As exciting and tense as that game just was, it was also incredibly straightforward. The Yankees scored their two runs on a "bloop and a blast" in the first inning - a single by Derek Jeter and a homerun by Nick Swisher - but were then held to just five baserunners for the rest of the night. The Rays, on the other hand, got two runners on in the sixth inning before Matt Joyce crushed a homerun into the rightfield stands, but only had three other baserunners the rest of the evening. There were no late-inning pinch hitters or dramatics, no quirky moves by Joe Maddon, no complicated plays to explain. It was a classic pitcher's duel, and a darn exciting one at that.
Wade Davis pitched one of this best games of the season - nay, his career - last night, holding the Yankees to only two runs for a full seven innings. He struck out six hitters, his most in a game in over a month, and he only walked three batters. Davis relied almost exclusively on his four-seam fastball, throwing it 74 times on the evening, but he also mixed in two dozen curveballs and a handful of sliders and two-seam fastballs. His curveballs were particluarly effective; they had a 12.5% whiff rate and some of them were quite nasty to watch. As much abuse as he gets around here sometimes, Davis has been very effective in his last four starts, letting up two runs or less in each start while lasting 7 innings, 8 innings, 6.1 innings, and 7 innings. A sign of better things to come? I hope so.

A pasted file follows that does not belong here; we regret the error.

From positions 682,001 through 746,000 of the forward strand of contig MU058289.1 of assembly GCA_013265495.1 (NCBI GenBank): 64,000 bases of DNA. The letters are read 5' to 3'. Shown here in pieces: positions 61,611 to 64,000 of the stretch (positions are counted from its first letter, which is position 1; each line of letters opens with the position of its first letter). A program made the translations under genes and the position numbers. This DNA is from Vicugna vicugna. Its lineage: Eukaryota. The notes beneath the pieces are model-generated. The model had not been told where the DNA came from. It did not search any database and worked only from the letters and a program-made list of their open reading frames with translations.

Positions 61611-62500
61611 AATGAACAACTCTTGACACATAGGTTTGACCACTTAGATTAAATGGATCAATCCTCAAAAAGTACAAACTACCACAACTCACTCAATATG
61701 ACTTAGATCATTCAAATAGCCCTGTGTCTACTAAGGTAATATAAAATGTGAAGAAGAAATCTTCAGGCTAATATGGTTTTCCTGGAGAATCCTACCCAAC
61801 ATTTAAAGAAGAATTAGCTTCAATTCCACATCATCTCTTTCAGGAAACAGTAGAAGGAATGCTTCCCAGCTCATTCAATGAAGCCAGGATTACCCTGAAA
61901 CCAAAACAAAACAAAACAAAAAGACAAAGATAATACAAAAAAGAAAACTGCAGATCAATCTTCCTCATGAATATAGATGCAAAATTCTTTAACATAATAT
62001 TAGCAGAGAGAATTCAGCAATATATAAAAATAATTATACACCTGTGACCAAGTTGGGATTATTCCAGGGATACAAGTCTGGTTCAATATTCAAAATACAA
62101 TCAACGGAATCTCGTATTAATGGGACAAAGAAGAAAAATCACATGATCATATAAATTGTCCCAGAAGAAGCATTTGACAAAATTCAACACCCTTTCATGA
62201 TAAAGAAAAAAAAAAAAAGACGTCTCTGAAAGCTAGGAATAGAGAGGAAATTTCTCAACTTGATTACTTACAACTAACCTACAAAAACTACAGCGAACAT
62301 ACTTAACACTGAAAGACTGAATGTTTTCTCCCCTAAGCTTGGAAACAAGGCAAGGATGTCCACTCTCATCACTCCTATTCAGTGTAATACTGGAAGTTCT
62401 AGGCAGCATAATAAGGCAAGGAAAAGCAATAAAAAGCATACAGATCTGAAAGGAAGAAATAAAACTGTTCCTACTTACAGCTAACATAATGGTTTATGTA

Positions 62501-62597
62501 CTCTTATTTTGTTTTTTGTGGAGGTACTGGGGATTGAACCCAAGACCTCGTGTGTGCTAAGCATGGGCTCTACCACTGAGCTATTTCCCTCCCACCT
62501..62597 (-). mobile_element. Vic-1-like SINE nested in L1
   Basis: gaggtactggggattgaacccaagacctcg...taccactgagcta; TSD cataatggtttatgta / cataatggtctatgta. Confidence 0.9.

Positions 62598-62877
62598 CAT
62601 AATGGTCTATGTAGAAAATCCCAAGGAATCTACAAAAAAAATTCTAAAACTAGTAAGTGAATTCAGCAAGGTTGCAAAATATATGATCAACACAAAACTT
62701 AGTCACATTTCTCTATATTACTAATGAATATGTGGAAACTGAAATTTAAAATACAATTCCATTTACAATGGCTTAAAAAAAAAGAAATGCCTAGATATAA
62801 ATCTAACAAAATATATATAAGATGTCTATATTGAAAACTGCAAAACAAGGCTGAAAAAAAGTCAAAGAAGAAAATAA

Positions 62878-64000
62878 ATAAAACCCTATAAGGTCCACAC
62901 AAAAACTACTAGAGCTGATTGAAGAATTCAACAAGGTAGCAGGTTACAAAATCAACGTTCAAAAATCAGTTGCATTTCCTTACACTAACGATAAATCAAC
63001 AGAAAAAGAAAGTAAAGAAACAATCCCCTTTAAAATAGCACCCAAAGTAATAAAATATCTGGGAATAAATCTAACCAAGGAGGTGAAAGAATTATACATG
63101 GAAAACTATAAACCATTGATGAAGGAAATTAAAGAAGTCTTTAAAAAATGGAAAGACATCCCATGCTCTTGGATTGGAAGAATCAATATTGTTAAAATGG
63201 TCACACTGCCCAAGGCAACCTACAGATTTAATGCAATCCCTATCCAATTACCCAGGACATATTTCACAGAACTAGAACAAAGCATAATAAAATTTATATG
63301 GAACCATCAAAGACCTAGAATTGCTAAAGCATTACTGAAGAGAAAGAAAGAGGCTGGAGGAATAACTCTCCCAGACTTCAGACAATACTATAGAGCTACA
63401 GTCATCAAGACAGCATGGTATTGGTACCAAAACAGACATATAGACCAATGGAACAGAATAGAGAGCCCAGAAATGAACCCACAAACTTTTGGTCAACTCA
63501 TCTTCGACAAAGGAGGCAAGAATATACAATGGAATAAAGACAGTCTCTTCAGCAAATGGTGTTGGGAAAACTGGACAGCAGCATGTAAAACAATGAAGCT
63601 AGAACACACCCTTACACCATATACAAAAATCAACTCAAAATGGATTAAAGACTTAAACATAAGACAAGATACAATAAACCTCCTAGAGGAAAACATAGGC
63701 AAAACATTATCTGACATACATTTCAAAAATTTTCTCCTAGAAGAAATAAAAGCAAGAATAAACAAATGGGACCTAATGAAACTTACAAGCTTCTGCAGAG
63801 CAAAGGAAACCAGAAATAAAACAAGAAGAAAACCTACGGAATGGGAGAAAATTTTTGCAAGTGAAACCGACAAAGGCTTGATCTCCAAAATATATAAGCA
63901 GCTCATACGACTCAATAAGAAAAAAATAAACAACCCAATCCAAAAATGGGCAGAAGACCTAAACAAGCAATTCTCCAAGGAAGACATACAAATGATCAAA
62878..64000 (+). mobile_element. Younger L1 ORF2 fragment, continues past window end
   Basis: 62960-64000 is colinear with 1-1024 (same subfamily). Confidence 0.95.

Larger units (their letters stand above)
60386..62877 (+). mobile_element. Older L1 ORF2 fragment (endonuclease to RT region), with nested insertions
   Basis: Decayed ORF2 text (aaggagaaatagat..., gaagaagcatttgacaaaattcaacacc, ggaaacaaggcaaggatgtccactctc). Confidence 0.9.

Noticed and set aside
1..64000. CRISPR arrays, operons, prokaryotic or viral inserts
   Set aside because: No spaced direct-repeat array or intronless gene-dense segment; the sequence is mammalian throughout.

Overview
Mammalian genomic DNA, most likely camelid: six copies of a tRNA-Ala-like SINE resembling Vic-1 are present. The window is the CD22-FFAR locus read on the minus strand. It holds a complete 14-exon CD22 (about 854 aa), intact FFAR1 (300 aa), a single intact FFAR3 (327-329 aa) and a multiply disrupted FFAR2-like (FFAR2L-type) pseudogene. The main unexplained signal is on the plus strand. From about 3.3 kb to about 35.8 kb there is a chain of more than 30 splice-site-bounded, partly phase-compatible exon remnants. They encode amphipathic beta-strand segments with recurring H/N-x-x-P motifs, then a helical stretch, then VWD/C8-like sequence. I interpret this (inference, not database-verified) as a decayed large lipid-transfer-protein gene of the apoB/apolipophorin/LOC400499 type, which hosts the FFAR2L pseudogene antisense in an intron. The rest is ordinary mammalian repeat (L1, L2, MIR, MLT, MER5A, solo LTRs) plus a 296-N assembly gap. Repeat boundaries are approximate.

The real story of the night, though, was Matt Joyce.
Ulysses, Gonzo, Mr. Clutch - whatever you want to call him, Joyce has been a hero for the Rays. That's his third game-winning hit in the last week and he currently has an OPS over 1.000 with runners in scoring position, including three homeruns and three doubles. The Rays have so many talented young players it's tough to have a favorite, but Joyce is quickly climbing to the top of my list.
With that win, the Rays break their Friday night curse and move within one game of the Yankees. The Red Sox also lost (despite Jose Valverde's best efforts), meaning the Rays are now 6.5 games ahead of them in the Wild Card. If the Rays manage to pull a trade off today - and Andrew Friedman was hinting during the game that it was a distinct possibility - it would cap off one of the best weeks I've ever experienced as a Rays' fan. Life is good.
- Pena put on a defensive show last night, starting a double play on a hard hit ball in the sixth inning (getting the Rays out of a first and second, one out jam) and making an incredible stop to his right to make the final out of the game. The Rays can now point to Dunn and say, "See? This is why you can't play first for us."
- I love Soriano. His reaction after Pena made the final out of the game was priceless - start to get excited, recover himself, and then untuck his jersey with a (beeping) vengence. Apparently he doesn't like the Yankees.
- Alex Rodriguez didn't hit his 600th homerun last night; instead he went 0-4 with a strikeout. If you want to see some really nifty analysis of where A-Rod's 600th homerun may land (if he were to hit it in the Trop), check out this article by SeatGeek. I'm impressed.